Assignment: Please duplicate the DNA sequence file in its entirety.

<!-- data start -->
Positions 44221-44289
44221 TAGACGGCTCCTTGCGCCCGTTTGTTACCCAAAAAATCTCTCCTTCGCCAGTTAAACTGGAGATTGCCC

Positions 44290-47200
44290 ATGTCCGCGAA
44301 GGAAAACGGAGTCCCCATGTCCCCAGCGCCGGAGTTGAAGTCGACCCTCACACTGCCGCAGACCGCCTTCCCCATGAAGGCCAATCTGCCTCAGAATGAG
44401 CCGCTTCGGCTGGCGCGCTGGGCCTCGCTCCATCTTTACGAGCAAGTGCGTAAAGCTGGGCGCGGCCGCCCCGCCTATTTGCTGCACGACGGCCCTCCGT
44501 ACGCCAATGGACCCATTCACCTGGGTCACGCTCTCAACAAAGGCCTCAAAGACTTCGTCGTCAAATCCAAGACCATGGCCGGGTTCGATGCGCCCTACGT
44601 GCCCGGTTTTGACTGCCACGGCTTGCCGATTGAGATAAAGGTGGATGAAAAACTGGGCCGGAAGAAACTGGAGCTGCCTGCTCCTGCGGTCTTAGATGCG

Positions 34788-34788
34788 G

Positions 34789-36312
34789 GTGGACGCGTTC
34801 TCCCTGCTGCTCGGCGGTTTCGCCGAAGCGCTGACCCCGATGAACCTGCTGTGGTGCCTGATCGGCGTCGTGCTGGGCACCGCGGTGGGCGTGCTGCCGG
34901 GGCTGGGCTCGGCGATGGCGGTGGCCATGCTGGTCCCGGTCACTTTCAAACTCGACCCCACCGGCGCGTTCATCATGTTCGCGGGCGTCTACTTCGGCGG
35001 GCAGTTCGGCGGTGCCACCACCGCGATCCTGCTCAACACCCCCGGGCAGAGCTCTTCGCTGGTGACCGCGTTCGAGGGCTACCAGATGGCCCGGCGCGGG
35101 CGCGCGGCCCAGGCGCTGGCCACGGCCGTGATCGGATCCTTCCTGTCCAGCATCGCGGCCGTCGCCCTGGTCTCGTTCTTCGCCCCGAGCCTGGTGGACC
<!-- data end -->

Positions 44221-44289
44221 TAGACGGCTCCTTGCGCCCGTTTGTTACCCAAAAAATCTCTCCTTCGCCAGTTAAACTGGAGATTGCCC

Positions 44290-47200
44290 ATGTCCGCGAA
44301 GGAAAACGGAGTCCCCATGTCCCCAGCGCCGGAGTTGAAGTCGACCCTCACACTGCCGCAGACCGCCTTCCCCATGAAGGCCAATCTGCCTCAGAATGAG
44401 CCGCTTCGGCTGGCGCGCTGGGCCTCGCTCCATCTTTACGAGCAAGTGCGTAAAGCTGGGCGCGGCCGCCCCGCCTATTTGCTGCACGACGGCCCTCCGT
44501 ACGCCAATGGACCCATTCACCTGGGTCACGCTCTCAACAAAGGCCTCAAAGACTTCGTCGTCAAATCCAAGACCATGGCCGGGTTCGATGCGCCCTACGT
44601 GCCCGGTTTTGACTGCCACGGCTTGCCGATTGAGATAAAGGTGGATGAAAAACTGGGCCGGAAGAAACTGGAGCTGCCTGCTCCTGCGGTCTTAGATGCG

Positions 34788-34788
34788 G

Positions 34789-36312
34789 GTGGACGCGTTC
34801 TCCCTGCTGCTCGGCGGTTTCGCCGAAGCGCTGACCCCGATGAACCTGCTGTGGTGCCTGATCGGCGTCGTGCTGGGCACCGCGGTGGGCGTGCTGCCGG
34901 GGCTGGGCTCGGCGATGGCGGTGGCCATGCTGGTCCCGGTCACTTTCAAACTCGACCCCACCGGCGCGTTCATCATGTTCGCGGGCGTCTACTTCGGCGG
35001 GCAGTTCGGCGGTGCCACCACCGCGATCCTGCTCAACACCCCCGGGCAGAGCTCTTCGCTGGTGACCGCGTTCGAGGGCTACCAGATGGCCCGGCGCGGG
35101 CGCGCGGCCCAGGCGCTGGCCACGGCCGTGATCGGATCCTTCCTGTCCAGCATCGCGGCCGTCGCCCTGGTCTCGTTCTTCGCCCCGAGCCTGGTGGACC